The fact is, the employers making these decisions are probably not bigots acting deliberately, but prioritize a comfortable fit rather than differences, so demonstrating racial assimilation and conformity helps minorities find work in white-dominated industries. This work runs counter to the notion held by more than half of white Americans that affirmative action has resulted in pervasive discrimination against white people in the US today.
The research shows minorities and women are held to higher standards than white men also in competing for investment dollars. A SPARQ study looked to the causal role race plays in the investment market, and found that “the more qualified the black-led team appeared to be, the more bias they faced”, being perceived as “less capable of executing on strategy.” The conclusion: “In an investment world that is 99 percent white and male, it may turn out that blacks are turned away not because they are less qualified than white men but because they are equally qualified.”
One of the things that propelled my interest in raising this topic was a couple of comments at a recent International Economic Development Council conference panel.
In one, a respected economic developer noted that “Venture Capital is a young man’s game.” No doubt all the women professionals present wondered where they fit in that equation. In another session, a panelist noted the paramount importance in client relations where you “know your clients’ wives’ names and favorite football team.”
As a male business professional married to a man, I not only do not have a wife but I will also not be particularly impressed by your knowledge of my favorite football team (Seahawks, if you care). There are a thousand more important and relevant things I would want you to know about me first. I not only formed a negative impression of the speaker, fairly or unfairly, as provincial and narrow-minded, but also I felt excluded from his entire sphere.
Bias against women works much the same, where being perceived as “too smart” can be a negative. A sociological study by Natasha Quadlin found that resumes from men with high GPAs generate nearly twice the rate of callbacks as resumes from women with the same grades, and among math majors, the gap is 3:1.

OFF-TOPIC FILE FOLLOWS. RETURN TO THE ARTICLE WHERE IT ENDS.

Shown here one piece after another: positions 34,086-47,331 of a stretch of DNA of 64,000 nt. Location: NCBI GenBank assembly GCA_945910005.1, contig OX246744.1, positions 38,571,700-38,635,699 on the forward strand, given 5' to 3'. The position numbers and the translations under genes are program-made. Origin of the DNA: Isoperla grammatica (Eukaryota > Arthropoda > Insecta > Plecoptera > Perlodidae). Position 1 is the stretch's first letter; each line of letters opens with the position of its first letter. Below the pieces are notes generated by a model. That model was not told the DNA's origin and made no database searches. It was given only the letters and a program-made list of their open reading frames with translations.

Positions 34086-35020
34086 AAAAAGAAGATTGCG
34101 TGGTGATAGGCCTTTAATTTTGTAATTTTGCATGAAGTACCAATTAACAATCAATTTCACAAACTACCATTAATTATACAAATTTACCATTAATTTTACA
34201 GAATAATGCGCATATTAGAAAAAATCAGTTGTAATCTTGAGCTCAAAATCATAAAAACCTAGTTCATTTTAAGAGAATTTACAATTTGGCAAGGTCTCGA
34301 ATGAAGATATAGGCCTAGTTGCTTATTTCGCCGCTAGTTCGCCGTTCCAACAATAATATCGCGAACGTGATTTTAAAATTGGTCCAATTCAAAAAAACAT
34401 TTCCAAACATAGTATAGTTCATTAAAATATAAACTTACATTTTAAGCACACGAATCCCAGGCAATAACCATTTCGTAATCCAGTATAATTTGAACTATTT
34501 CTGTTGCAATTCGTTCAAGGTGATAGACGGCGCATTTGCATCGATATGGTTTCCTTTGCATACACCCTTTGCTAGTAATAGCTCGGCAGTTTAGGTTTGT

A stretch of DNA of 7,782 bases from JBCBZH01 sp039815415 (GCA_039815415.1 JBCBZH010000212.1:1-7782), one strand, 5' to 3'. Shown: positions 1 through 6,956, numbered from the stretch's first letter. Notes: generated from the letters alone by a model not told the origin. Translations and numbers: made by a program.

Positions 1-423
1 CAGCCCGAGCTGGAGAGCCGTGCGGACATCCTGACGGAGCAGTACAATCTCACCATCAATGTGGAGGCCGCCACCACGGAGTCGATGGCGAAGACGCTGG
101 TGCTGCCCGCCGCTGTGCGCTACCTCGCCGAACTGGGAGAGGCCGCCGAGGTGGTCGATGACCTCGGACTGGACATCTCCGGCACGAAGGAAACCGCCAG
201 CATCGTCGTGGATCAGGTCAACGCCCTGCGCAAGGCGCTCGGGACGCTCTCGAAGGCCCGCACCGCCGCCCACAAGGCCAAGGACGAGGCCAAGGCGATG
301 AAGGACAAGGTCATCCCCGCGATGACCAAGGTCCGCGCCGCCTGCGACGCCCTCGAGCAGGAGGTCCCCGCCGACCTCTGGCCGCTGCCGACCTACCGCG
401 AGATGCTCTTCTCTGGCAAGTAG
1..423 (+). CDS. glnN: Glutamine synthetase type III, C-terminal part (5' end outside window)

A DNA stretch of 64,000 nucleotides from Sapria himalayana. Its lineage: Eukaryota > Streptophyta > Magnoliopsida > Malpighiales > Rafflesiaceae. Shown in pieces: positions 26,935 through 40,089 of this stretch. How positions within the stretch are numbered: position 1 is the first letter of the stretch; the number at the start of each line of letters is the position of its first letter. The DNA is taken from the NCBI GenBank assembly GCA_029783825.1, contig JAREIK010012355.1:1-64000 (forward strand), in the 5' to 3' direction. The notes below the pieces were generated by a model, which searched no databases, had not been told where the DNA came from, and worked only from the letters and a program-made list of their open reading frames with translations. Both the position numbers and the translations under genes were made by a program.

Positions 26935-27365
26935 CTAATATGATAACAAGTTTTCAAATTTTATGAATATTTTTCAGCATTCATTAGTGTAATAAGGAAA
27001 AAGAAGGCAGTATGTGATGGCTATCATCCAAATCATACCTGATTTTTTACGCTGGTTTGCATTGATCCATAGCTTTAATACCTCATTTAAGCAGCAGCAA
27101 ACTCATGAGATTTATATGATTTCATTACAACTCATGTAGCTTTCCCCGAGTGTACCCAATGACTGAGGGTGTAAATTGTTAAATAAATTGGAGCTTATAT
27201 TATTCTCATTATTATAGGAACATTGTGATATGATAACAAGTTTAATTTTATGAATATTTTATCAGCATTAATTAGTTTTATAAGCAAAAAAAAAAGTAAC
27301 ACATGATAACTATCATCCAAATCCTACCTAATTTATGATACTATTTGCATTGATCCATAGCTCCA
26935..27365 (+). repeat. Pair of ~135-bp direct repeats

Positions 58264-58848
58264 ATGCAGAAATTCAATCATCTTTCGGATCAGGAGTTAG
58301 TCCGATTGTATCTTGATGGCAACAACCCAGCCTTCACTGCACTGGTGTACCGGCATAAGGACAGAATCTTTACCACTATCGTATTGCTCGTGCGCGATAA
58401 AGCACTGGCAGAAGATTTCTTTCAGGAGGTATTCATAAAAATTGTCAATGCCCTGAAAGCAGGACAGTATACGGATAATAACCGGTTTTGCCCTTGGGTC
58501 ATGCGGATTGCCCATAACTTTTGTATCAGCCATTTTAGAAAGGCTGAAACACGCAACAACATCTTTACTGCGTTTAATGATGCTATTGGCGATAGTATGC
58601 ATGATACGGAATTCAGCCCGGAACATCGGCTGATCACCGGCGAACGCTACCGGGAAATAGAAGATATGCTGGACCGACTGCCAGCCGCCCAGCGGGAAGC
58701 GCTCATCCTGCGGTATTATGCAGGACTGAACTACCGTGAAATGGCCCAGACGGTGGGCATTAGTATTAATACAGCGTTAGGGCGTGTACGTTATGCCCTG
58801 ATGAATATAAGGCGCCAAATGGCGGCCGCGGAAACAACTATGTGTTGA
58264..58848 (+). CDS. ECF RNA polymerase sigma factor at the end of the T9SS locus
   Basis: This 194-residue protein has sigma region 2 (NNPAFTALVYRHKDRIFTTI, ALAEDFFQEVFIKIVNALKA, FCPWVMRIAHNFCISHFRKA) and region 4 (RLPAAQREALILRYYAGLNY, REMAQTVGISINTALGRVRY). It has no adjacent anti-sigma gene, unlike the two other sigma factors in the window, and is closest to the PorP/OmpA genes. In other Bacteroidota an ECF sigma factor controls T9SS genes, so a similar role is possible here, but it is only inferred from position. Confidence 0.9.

In follow-up interviews, the researcher found that “gendered stereotypes” were the cause. Interviewers valued men for their competence and women for their likeability. We have all experienced incidents where strong-willed men are leaders and outspoken women are “difficult.”
As an illustration, economists Goldin and Rouse examined gender bias in orchestra hiring practices in 2000, and found that (literally) blind auditions where the gender of the candidate was unknown (i.e., hidden behind a curtain) resulted in 50% more women finalists and 33% more women hires.
Our ingrained perceptions affect far more than race and gender: looks, size, accent, sexual orientation, gender identity and expression, all are put through the blender of our unconscious perceptions. Was it accidental that the men perceived by an employee as threatening who were removed from a Starbucks by Philadelphia police were black, when white customers present claimed they also were there without ordering anything?
Parenthetically, another study showed that “baby-faced” white men did not fare well in hiring situations, while baby-faced black men did better than black men generally. Researchers concluded that while white men can and should be perceived as commanding and authoritative looking, those qualities in a black man can be perceived by white interviewers as “threatening”, so those baby-faced applicants were judged more favorably.
Starbucks took sweeping action to train its employees in response, and whether completely effective or not, this training was important to support Starbucks’ corporate values of equality and diversity. It also helps make us all aware how our minds work and how stereotypes can cloud perceptions.